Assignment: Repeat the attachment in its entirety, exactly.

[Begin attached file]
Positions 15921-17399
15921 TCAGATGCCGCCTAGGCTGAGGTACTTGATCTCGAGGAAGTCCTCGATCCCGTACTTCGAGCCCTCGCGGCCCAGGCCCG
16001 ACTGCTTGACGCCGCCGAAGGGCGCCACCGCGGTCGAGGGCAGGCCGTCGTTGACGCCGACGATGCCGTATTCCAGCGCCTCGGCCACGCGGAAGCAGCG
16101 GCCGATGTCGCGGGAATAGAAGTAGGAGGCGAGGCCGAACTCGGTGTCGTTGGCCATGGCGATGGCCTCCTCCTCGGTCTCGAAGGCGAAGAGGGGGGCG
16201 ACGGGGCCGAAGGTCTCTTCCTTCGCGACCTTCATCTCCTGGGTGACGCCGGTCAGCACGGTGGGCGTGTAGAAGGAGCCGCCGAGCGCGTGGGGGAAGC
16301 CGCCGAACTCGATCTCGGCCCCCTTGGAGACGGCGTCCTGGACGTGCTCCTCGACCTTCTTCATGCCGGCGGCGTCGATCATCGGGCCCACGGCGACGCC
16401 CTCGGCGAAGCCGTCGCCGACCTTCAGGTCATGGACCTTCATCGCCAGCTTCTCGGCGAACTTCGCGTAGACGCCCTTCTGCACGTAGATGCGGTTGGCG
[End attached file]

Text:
Positions 15921-17399
15921 TCAGATGCCGCCTAGGCTGAGGTACTTGATCTCGAGGAAGTCCTCGATCCCGTACTTCGAGCCCTCGCGGCCCAGGCCCG
16001 ACTGCTTGACGCCGCCGAAGGGCGCCACCGCGGTCGAGGGCAGGCCGTCGTTGACGCCGACGATGCCGTATTCCAGCGCCTCGGCCACGCGGAAGCAGCG
16101 GCCGATGTCGCGGGAATAGAAGTAGGAGGCGAGGCCGAACTCGGTGTCGTTGGCCATGGCGATGGCCTCCTCCTCGGTCTCGAAGGCGAAGAGGGGGGCG
16201 ACGGGGCCGAAGGTCTCTTCCTTCGCGACCTTCATCTCCTGGGTGACGCCGGTCAGCACGGTGGGCGTGTAGAAGGAGCCGCCGAGCGCGTGGGGGAAGC
16301 CGCCGAACTCGATCTCGGCCCCCTTGGAGACGGCGTCCTGGACGTGCTCCTCGACCTTCTTCATGCCGGCGGCGTCGATCATCGGGCCCACGGCGACGCC
16401 CTCGGCGAAGCCGTCGCCGACCTTCAGGTCATGGACCTTCATCGCCAGCTTCTCGGCGAACTTCGCGTAGACGCCCTTCTGCACGTAGATGCGGTTGGCG